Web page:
Brave Tampa Bay Rays Players Refuse to Play Along With Pride Night

It’s June, which means it’s Groomer Pride Month. That may come as a shock to you since it’s such a low-key celebration. 

But seriously, you can’t escape Pride Month no matter how hard you try. It seems like just about every corporation has changed its logo to a rainbow, every streaming service has a “celebrate Pride” section when you log in, and even the U.S. military has gone all-in on LGBTQetc “pride.”

The pervasiveness of what we used to simply call “gay pride” has become so entrenched in our culture that when someone refuses to go along with the nonsense, he or she grabs headlines. 

On Saturday, the Tampa Bay Rays held their annual “Pride Night” game. As part of the festivities, players wore a special rainbow patch on their uniforms to support LGBTQ (and whatever new letters they’ve added this week) pride. Well, most players did. A few players decided to take the brave step of not playing along, choosing not to wear the patch on their uniforms. 

ESPN reports that “Among players who elected to remove the logos were pitchers Jason AdamJalen BeeksBrooks RaleyJeffrey Springs, and Ryan Thompsonaccording to the Tampa Bay Times. According to CBS News, “Adam was elected to speak for the group after the game, saying it was a ‘faith-based decision’ for many of them.”

Adam explained how the players’ Christian faith played into their decision. He told the Tampa Bay Times that “when we put it on our bodies, I think a lot of guys decided that it’s just a lifestyle that maybe — not that they look down on anybody or think differently — it’s just that maybe we don’t want to encourage it if we believe in Jesus, who’s encouraged us to live a lifestyle that would abstain from that behavior.”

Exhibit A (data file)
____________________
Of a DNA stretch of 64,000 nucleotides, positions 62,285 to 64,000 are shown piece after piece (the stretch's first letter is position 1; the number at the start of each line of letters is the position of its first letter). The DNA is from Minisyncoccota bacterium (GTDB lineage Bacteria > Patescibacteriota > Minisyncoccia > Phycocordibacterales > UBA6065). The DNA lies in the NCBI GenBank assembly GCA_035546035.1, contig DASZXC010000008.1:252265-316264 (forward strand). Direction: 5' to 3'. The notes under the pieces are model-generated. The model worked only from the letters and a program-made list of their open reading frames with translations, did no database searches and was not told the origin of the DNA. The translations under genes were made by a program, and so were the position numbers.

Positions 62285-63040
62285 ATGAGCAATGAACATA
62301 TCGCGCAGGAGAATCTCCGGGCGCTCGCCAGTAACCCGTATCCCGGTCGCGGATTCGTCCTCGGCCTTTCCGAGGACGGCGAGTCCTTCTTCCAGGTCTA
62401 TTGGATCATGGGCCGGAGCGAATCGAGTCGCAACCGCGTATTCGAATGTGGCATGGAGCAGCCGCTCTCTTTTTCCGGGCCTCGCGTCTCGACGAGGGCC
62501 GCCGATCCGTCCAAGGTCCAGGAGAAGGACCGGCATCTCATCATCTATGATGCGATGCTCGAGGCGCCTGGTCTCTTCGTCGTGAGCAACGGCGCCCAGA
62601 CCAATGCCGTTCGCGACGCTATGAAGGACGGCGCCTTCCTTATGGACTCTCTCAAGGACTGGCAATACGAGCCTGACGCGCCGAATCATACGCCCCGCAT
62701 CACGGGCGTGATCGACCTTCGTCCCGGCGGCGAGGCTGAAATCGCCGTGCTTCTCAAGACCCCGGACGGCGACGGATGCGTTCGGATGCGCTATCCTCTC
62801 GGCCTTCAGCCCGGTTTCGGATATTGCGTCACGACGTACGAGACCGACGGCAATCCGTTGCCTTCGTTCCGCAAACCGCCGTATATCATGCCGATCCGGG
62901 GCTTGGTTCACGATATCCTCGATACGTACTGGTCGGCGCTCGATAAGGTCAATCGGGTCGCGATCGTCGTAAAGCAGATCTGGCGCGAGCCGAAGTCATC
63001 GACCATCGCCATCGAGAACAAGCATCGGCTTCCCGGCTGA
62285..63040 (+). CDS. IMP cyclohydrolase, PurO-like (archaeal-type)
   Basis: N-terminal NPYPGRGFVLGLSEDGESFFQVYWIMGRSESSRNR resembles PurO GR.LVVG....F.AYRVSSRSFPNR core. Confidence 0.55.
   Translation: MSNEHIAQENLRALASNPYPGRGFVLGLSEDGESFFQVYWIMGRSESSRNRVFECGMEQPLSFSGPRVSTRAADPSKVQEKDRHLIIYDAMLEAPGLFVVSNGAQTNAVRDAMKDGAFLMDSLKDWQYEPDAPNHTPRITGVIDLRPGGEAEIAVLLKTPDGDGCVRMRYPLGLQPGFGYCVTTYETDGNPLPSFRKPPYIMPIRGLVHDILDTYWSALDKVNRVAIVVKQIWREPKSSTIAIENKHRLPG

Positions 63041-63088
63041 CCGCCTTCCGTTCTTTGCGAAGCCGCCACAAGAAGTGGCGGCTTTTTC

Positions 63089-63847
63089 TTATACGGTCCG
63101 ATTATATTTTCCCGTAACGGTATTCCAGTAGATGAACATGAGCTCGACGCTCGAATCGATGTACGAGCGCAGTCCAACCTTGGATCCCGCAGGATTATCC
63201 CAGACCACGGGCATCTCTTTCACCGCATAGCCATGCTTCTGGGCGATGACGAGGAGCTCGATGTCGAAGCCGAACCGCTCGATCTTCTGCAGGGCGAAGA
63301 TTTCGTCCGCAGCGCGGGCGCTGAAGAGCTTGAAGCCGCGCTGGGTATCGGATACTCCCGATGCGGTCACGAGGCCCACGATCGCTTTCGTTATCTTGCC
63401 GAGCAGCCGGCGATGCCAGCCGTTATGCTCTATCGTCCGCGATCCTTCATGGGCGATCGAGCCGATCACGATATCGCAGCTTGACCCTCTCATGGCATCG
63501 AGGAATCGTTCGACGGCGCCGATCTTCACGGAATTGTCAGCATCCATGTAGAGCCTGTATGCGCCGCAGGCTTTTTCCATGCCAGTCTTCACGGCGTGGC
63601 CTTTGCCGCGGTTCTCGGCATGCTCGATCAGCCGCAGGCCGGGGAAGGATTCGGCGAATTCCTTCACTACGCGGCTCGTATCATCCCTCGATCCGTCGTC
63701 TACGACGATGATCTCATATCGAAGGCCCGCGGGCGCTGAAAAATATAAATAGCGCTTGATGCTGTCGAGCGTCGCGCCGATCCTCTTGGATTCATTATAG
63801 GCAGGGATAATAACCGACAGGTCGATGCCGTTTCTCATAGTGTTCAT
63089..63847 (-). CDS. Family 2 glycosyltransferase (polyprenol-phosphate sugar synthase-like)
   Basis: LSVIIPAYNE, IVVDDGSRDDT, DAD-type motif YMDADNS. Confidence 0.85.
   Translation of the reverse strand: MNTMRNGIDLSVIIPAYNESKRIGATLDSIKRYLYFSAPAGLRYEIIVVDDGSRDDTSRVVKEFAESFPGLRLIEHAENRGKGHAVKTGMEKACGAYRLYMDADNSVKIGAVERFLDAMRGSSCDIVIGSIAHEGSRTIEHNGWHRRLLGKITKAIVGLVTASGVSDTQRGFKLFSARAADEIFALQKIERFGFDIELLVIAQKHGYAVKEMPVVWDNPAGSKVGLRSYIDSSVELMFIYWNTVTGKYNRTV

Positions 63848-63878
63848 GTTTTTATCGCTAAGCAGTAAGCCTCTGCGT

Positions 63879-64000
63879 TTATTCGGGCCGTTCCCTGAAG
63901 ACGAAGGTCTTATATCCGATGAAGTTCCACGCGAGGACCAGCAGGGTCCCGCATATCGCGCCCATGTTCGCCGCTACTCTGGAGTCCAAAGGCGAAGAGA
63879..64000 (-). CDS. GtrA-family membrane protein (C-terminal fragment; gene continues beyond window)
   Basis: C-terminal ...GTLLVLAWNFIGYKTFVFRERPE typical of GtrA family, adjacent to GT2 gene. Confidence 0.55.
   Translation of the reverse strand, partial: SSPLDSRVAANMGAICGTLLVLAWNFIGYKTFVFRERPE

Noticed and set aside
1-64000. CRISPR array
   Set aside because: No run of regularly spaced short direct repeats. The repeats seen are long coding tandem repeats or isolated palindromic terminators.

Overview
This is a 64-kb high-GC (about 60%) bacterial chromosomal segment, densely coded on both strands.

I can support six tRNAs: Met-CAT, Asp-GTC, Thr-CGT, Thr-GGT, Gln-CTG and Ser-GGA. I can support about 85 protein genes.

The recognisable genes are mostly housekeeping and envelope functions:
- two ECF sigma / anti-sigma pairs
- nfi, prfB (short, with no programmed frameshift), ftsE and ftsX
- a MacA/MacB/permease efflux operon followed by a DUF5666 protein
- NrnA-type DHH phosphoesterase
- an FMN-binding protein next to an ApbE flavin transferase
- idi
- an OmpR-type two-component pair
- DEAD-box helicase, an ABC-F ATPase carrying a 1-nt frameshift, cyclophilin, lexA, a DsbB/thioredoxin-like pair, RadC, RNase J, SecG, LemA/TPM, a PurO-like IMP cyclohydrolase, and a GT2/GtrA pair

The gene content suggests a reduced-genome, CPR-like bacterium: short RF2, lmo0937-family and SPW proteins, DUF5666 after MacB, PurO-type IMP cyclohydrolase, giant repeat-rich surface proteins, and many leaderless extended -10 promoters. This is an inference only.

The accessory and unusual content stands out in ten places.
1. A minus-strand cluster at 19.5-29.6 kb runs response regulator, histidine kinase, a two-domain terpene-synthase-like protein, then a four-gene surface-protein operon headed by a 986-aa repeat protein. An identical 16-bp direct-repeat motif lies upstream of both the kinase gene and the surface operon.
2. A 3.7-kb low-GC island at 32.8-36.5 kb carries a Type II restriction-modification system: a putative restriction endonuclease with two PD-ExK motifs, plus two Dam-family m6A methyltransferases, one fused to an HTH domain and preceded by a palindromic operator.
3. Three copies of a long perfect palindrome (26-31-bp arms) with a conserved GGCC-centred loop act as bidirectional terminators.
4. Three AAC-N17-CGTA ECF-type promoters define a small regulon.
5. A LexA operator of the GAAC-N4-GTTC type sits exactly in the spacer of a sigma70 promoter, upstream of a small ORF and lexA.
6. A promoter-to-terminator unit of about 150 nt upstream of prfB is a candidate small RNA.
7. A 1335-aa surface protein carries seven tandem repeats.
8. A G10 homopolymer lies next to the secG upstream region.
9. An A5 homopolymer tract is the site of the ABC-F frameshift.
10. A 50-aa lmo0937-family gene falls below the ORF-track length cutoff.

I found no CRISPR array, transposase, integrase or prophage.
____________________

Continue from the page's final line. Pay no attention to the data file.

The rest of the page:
Adam added that the players’ refusal to wear the Pride patch is “not judgmental.”
The “Pride Night” event included “members of the LGBTQ community” taking part in festivities, and the Rays organization gave out mini Pride flags. 


Center fielder Kevin Kiermaier, who was among the players who chose to wear the patch, also defended his decision, telling reporters that “We just want everyone to feel welcomed and included and cheer us on. No matter what your views on anything are.”

Manager Kevin Cash told the media after the game that he didn’t expect the difference of opinions on “Pride Night” to create divisions on the team because the players had discussions before Saturday about their perspectives. Cash said he was “Impressed that our players have had those conversations and we want to support our players that choose to wear or choose not to wear to the best of our capabilities.”

Of course. ESPN mentions Gov. Ron DeSantis and Florida’s Parental Rights in Education law but surprisingly doesn’t refer to the law as “Don’t Say Gay.” The article does make a point of mentioning that “Pride Night” drew above-average crowds for the Rays. 

At a time when the rest of the world thinks that standing out means letting your freak flag fly, these brave men stood out by standing up for their faith and against a culture that continues to normalize the most obnoxious behavior of the LGBTQ movement. Good for them.

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